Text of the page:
The scale of subscriber losses of leading television service providers in the United States might suggest that they are in terminal decline. That is certainly a popular view. Yet an analysis of the quarterly Multiscreen Index published by informitv presents a rather different picture worldwide.
The Multiscreen Index tracks 100 leading television service providers worldwide. Rather like a stock exchange index, the constituents may change but it shows an overall trend against which the subscriber gains and losses of particular companies can be compared over time.
The top 10 television service providers in the United States included in the Multiscreen Index lost 2.33 million subscribers in the first quarter of 2020, or around 3% of their base.
When we receive figures for the second quarter, the economic effects of the coronavirus restrictions are likely to result in further subscriber losses.
Yet an analysis of the Multiscreen Index over the last six years shows that the total number of subscribers across the index has risen from 334 million to 448 million. The 100 services in the index represent a significant proportion of television subscribers worldwide.
The apparent growth is not necessarily organic. In some cases, corporate consolidation through mergers and acquisitions draws in other services with existing subscribers. So that does not necessarily represent more people paying for television, although that is generally the case in developing markets.
The relatively gradual growth in subscribers is to be expected in a mature business. As one might also expect, growth has been greater in the Europe, Middle East and Africa region and in Asia Pacific than in North, Central and South America, where subscriber numbers have fallen slightly over the last year, particularly in the United States.
Looking at the top 10 services in each of these regions, they had around 61 million subscribers in the EMEA and Asia Pacific region in 2014, and had 102 million and 95 million respectively at the start of 2020. The top 10 services in North, Central and South America rose from 103 million to 112 million over the same period.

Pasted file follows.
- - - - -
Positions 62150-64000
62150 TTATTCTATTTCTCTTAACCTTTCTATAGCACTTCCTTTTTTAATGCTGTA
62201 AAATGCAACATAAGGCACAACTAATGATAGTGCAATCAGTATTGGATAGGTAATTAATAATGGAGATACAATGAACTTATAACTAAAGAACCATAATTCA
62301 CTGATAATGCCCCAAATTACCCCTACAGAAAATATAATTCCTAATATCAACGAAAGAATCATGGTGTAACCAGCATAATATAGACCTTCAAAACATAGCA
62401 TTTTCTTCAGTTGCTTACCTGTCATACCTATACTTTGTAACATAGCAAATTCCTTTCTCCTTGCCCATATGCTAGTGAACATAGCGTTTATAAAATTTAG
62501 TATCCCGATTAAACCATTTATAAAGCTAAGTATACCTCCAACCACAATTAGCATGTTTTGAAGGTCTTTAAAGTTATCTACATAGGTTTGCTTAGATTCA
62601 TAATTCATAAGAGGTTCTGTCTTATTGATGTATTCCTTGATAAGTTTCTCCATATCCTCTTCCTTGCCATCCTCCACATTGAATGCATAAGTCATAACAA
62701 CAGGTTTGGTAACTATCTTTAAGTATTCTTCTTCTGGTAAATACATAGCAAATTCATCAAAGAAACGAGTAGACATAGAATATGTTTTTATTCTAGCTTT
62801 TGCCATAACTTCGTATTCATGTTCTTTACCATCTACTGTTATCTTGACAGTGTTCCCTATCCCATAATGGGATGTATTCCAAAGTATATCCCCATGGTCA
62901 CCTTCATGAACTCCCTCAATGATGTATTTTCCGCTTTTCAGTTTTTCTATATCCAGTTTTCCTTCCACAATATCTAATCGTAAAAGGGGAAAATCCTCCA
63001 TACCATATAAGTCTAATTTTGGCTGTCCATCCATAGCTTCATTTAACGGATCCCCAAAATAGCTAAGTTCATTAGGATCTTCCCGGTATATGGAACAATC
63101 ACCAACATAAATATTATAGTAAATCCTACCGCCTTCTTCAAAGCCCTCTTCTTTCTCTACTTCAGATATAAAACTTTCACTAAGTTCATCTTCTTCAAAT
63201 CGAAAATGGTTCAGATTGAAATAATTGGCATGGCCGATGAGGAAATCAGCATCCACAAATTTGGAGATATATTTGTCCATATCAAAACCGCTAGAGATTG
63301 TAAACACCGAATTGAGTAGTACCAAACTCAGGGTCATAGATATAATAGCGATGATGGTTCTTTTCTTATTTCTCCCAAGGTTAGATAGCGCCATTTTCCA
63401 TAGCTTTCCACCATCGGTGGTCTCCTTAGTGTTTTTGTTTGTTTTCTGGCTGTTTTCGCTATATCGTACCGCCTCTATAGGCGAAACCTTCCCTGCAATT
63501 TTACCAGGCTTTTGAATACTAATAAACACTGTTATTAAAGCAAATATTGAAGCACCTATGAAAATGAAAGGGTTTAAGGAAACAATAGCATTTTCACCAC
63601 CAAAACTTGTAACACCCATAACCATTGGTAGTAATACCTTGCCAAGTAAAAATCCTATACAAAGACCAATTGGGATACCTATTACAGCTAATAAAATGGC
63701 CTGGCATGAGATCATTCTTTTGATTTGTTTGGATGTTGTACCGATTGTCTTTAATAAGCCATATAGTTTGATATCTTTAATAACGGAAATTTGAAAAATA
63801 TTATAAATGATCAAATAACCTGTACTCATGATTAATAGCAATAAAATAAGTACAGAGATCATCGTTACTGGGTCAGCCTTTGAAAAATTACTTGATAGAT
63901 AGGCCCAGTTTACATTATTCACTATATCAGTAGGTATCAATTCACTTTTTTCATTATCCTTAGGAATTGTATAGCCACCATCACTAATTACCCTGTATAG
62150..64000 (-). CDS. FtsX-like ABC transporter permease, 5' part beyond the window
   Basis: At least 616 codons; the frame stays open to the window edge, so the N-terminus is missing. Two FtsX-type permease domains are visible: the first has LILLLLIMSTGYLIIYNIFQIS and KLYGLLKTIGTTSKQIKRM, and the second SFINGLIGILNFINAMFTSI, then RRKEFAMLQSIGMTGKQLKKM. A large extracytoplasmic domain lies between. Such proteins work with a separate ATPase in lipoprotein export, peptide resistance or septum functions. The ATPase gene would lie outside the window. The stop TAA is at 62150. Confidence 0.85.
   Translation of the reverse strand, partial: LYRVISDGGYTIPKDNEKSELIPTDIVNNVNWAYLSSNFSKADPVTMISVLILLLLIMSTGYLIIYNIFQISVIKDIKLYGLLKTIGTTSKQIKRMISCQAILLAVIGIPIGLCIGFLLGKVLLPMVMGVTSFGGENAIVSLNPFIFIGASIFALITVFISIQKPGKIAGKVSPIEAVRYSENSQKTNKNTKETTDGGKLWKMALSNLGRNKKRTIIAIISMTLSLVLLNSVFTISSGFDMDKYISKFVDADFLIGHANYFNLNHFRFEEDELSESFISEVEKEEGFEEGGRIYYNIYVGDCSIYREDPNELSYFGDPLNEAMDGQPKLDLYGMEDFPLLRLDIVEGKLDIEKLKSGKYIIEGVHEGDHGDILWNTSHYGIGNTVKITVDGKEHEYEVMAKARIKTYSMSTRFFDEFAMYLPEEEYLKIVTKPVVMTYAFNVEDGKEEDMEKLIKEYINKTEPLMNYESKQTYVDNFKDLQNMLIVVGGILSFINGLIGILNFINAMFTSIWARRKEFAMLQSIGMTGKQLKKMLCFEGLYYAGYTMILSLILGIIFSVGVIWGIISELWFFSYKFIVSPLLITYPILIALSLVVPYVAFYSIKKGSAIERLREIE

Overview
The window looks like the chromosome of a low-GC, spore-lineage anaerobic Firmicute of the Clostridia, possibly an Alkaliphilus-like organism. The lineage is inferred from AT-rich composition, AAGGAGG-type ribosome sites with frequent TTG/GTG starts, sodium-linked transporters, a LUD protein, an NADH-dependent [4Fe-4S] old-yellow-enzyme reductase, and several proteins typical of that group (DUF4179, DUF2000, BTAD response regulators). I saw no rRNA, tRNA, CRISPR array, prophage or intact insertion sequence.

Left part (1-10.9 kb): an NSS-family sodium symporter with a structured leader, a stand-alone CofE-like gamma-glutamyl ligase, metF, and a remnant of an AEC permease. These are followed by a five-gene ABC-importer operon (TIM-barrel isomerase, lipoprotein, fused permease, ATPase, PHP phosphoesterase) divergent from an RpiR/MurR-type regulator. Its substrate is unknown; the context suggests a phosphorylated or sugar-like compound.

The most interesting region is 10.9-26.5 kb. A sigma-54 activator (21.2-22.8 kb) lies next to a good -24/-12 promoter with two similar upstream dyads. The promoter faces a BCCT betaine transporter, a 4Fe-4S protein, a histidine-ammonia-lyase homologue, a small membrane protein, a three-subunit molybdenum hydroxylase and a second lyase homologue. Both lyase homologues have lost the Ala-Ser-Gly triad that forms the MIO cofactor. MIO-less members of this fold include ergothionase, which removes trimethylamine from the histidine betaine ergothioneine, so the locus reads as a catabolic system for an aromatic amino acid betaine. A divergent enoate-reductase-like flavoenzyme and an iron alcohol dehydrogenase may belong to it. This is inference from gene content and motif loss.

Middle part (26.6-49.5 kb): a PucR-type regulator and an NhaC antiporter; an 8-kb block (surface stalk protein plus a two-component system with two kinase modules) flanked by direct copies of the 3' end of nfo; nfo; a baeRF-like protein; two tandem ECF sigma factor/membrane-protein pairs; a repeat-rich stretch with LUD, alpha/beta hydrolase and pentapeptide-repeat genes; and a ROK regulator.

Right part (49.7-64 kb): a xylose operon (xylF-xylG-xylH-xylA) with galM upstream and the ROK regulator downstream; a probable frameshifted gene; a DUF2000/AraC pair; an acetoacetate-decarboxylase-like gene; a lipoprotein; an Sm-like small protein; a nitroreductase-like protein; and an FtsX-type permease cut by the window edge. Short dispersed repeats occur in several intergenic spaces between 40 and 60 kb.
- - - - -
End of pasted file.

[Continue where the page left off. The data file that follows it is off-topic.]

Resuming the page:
Within the United States, the top 10 services fell from 88 million to 77 million subscribers over that time, and have subsequently fallen to 74.65 million. That certainly represents a steady secular decline but not perhaps the dramatic drop that some may have predicted. That is partially because traditional cable and satellite services have been offset by telco and online services, but the latter have not taken off as fast as some may have forecast.
That does not make for dramatic headlines but perhaps presents a fairer reflection of the shift in viewing that we are seeing.
The growth in subscribers to online video services has been significant but so far largely complementary to traditional television, rather than a substitute.
There are those that have proudly cut the cord of their cable provider, but they are generally paying for access to services one way or another.
Nevertheless, there are signs that may concern service providers. The percentage of those in the index reporting quarterly subscriber gains has fallen from around 70% in 2014 to around 40% in 2019.
The informitv Multiscreen Index provides an industry benchmark of the relative performance of television service providers against which customer gains or losses can be measured.